peppered moth

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Related to Biston betularia: Peppered moth

peppered moth

the moth Biston betularia, which has been extensively studied in many areas of Britain. Its coloration is of two main types: peppered (a mixture of white and grey) and melanic (dark brown), the relative proportion of the two colour types in an area being related to the amount of atmospheric pollution. The colour forms are an example of a GENETIC POLYMORPHISM controlled by a single gene with two ALLELES, the allele for melanism being dominant. see INDUSTRIAL MELANISM.
References in periodicals archive ?
Industrial and non-industrial melanism in the peppered moth Biston betularia (L.).
En este solido ejemplo de dinamica evolutiva de las especies generado en la Inglaterra de comienzos de siglo fue posible relacionar el cambio historico en la composicion de las poblaciones de la polilla Biston betularia con el recubrimiento de los troncos de los arboles con hollin producido por las fabricas (Futuyma, 1998).
About the same time that Charles Darwin was tracking finches of the Galapagos to make his case for natural selection, a mutant form of the peppered moth, Biston betularia, appeared on trees in the industrialized midlands of England.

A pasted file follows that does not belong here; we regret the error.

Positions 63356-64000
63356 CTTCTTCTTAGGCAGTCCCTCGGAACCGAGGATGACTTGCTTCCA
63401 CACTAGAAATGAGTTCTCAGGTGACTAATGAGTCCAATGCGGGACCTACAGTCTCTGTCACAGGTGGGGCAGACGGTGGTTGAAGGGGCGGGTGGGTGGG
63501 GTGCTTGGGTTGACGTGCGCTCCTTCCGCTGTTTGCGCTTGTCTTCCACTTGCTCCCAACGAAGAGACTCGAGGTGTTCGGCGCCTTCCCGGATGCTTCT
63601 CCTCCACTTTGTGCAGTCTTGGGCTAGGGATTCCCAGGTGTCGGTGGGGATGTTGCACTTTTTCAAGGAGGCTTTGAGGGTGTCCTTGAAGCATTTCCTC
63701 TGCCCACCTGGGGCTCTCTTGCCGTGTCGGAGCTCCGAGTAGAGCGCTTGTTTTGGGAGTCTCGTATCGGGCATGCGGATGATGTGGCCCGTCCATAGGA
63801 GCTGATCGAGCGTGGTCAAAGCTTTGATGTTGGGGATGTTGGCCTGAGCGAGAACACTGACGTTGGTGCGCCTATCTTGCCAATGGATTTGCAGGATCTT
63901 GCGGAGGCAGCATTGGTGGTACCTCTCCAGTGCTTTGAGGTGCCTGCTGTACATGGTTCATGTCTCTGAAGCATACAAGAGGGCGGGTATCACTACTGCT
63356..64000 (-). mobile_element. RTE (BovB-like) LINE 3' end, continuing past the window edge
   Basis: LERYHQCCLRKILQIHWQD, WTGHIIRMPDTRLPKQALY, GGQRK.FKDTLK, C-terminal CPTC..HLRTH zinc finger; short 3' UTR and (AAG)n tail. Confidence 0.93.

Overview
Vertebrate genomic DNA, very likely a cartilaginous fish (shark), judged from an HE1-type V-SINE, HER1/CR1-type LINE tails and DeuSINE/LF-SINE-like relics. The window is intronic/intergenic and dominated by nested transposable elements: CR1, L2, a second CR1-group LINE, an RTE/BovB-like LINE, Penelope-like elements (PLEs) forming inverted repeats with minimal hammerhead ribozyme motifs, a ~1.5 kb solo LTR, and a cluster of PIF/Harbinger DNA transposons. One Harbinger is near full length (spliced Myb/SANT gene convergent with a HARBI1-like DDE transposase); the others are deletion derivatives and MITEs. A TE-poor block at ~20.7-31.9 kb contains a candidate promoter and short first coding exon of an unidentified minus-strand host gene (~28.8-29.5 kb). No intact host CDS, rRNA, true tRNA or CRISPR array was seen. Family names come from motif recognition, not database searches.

It is just the sort of change we see in the famed case of the Peppered Moth, Biston betularia. We start with a moth and end with a moth.
And with so many species using camouflage in as many amazing ways, biologists like Grant often focus on a sole species in his case the peppered moth (Biston betularia).
Biologists often invoke the function of a trait to explain observed differences in fitness between individuals.(12) In the peppered moth Biston betularia the function of melanism in polluted forests is to camouflage moths against soot-encrusted trees.
The awakening of interest in this "alternative picture" in part reflects a sense that the paradigmatic cases of natural selection, such as industrial melanism in Biston betularia and heavy-metals tolerance in grass species, may not exemplify the process of evolution with respect to unexceptional environmental factors and less simply determined functional traits (Sultan 1987).